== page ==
Oregon protesters occupying the Malheur National Wildlife Refuge have been arrested after a firefight which left Oregon militiaman Lavoy Finicum dead.
Sources within the Oath Keepers organization claim that Finicum was surrendering peaceably to law enforcement when he was shot and killed, but there is no independent confirmation or video evidence of the ultimate showdown at this time.
Finicum gave MSNBC an interview which went viral after he stayed under a blue tarp while vowing to die defending the constitution.
The Oregon State Police and FBI arrested the leader of the group, Ammon Edward Bundy of Emmett, Idaho whose father Cliven Bundy’s refusal to pay federal grazing fees climaxed in a 2014 standoff in Nevada.
PINAC correspondent Mike “Bluehair” Smith has been on the scene of the Oregon standoff since Friday and checked in hours after the arrest.
He went to Burns to report for Film the Police Portland and was unarmed, only shooting with a camera and wearing a “ridiculous bear hat” while speaking with the people of Burns and later visiting the wildlife refuge.
Smith’s most recent videos from the remote federal compound can be seen below.
New media webcaster Pete Santilli was also on the scene, and his live streaming video can be seen above and lasts nearly an hour from Burns, Oregon where he approached the hospital only to be greeted by armed law enforcement officers at the doors.
Bundy and the others have been charged with violating Federal law 18 USC 372, a federal felony charge of conspiracy to impede officers of the United States from discharging their official duties through the use of force, intimidation, or threats.
Pete Santilli, was also arrested and charged with the same federal allegations according to this Harney County Sheriff’s office post on Facebook.
They each face up to six years in a federal correctional facility.
The following other militiamen were arrested on their way to the nearest town of Burns in eastern Oregon:
Ryan C. Bundy, 43, of Bunkerville, Nevada
Brian Cavalier, 44, of Bunkerville, Nevada
Shawna Cox, 59, Kanab, Utah
Ryan Waylen Payne, 32, of Anaconda, Montana
Joseph Donald O’Shaughnessy, of Cottonwood, Arizona was arrested separately inside the town of Burns.
One of the arrested suspects, left unspecified by the FBI’s press release, is also in the hospital facing non-life threatening injuries.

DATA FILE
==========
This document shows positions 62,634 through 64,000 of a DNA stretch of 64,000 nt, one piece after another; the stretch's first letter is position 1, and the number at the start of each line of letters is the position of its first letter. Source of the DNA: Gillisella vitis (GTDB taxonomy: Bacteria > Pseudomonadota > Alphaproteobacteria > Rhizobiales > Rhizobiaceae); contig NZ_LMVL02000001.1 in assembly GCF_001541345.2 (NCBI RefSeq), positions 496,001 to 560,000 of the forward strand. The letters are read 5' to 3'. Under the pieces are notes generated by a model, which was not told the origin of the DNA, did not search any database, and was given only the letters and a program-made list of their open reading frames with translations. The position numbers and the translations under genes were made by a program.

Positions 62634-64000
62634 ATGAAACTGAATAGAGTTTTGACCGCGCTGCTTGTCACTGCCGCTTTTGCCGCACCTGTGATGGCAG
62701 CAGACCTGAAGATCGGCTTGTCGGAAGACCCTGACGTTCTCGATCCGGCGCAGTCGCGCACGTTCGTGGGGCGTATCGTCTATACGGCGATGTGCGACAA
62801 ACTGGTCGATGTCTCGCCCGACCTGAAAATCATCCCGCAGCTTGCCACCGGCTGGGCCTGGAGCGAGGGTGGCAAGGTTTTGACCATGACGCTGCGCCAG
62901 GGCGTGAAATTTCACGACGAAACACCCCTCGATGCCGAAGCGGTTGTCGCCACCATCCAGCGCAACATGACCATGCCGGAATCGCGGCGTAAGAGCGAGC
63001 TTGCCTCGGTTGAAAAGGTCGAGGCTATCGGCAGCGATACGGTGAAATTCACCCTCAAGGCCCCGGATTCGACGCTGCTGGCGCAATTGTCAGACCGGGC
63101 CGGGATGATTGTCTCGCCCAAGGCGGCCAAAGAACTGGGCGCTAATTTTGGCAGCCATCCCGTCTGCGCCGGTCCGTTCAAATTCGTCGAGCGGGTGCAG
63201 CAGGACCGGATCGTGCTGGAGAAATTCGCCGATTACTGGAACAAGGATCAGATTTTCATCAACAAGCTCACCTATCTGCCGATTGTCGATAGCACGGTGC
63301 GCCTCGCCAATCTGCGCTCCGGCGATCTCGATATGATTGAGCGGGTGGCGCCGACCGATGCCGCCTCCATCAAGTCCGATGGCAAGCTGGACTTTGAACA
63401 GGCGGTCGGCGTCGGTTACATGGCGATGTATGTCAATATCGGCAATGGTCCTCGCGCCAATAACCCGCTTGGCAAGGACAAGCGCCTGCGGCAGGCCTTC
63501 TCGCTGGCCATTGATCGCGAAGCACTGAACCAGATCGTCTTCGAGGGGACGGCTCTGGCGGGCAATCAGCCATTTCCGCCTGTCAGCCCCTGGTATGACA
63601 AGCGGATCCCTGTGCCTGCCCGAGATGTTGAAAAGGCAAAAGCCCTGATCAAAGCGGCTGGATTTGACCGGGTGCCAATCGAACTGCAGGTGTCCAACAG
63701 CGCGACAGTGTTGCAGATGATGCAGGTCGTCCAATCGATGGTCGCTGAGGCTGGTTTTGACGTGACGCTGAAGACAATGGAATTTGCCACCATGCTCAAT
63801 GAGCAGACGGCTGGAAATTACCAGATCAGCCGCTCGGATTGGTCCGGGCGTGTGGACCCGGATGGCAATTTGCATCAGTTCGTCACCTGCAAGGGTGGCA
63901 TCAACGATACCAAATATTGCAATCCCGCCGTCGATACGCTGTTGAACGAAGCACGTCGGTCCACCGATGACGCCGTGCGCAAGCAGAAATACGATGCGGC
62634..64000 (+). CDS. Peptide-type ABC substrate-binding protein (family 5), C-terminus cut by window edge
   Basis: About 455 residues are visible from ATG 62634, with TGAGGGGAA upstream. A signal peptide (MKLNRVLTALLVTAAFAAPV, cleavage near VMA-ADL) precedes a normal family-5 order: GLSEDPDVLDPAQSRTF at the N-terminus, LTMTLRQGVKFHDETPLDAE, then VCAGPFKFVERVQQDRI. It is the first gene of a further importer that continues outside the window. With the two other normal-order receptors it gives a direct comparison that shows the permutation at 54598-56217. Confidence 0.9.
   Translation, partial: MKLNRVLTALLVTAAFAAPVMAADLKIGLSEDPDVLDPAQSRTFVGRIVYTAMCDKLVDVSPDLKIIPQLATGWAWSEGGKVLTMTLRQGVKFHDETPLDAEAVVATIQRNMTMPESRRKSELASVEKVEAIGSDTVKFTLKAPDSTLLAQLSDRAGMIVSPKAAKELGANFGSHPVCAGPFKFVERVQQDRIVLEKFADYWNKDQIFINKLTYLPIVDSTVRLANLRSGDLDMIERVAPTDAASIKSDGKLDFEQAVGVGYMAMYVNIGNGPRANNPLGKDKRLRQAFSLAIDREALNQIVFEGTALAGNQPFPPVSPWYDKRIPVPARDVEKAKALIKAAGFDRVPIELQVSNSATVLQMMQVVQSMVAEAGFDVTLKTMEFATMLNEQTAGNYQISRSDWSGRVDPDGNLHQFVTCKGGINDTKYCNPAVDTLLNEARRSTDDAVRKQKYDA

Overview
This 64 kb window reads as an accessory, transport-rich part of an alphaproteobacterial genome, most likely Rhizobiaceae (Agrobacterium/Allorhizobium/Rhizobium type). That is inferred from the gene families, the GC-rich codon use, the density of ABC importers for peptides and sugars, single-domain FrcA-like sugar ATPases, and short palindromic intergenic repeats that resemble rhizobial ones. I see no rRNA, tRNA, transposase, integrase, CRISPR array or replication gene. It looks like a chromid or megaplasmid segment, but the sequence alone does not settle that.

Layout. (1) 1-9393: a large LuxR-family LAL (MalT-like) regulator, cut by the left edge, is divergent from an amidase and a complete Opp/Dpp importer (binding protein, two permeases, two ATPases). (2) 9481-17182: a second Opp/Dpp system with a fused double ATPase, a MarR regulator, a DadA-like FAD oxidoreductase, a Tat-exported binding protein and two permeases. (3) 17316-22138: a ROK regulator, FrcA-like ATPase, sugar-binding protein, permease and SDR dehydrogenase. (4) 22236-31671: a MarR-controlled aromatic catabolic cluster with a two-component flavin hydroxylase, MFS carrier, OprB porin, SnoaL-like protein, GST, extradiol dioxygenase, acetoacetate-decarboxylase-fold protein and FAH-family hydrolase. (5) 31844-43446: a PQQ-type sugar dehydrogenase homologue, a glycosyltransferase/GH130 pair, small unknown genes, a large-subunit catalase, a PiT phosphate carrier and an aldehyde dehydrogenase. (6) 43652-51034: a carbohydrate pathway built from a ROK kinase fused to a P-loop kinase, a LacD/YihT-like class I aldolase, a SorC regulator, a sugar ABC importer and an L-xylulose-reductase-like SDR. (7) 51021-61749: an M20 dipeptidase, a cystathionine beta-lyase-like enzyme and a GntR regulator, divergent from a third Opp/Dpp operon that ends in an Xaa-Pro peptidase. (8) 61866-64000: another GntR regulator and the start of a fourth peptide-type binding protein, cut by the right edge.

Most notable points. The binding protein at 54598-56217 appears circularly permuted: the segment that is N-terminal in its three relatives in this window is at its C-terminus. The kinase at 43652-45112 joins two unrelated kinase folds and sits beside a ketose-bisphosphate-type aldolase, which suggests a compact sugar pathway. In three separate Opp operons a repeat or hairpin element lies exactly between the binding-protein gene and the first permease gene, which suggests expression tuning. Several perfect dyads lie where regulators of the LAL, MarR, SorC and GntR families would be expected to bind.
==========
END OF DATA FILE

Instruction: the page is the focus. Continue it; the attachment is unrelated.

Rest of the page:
Ultimately, the group of militiamen protesting Federal land management practices spent 22 days living in the bitter cold of Malheur.
The Oregon occupiers did succeed in raising the issue of western Federal Bureau of Land Management practices from a somewhat obscure, rural issue into a nationally discussed topic.
Dwight and Steven Hammond, whose prison sentence spawned Bundy’s militiamen followers to protest, both disavowed themselves of association with the armed protesters.
The militiamen suffered a catastrophic public relations failure for sharing their lack of preparation for a prolonged protest, which resulted in widespread internet mockery when they requested snacks to be sent to Oregon via Facebook. Twitter users coined the irreverent hashtags #YallQueda and #VanillaISIS to describe Bundy and his men.
Later, internet users sent the Oregon occupiers an actual, factual “bag of dicks” instead of the requested snacks, which was only revealed by the militiamen in one of their frequent social media posts, and causing further ridicule in the mainstream press.
Eventually, food was sent to the Oregon standoff protesters too.
Now, it remains to be seen if the resulting Federal charges seek to punish Bundy and his followers for their protests or actually constitute a real, prosecutable criminal offense under the law.
The FBI’s press release concluded that, “All defendants should be presumed innocent until proven guilty.”
UPDATE: Here is an audio recording of a woman who said she was an eye witness to the shooting. The first video below. The woman says Lavoy Finicum stepped out of a car with his hands in the air, telling the feds to “just shoot me,” which they did.
UPDATE II: As of 1 p.m. EST Wednesday, a group of seven activists still remain holed up inside the refuge, which is now surrounded by law enforcement agents, according to Oregon Live.
Jason Patrick, a former roofer from Georgia, has emerged as the group’s new leader. But the news site reports that a “steady trickle of occupiers has taken up police on the offer to leave, including one of the other last remaining leaders, Blaine Cooper.”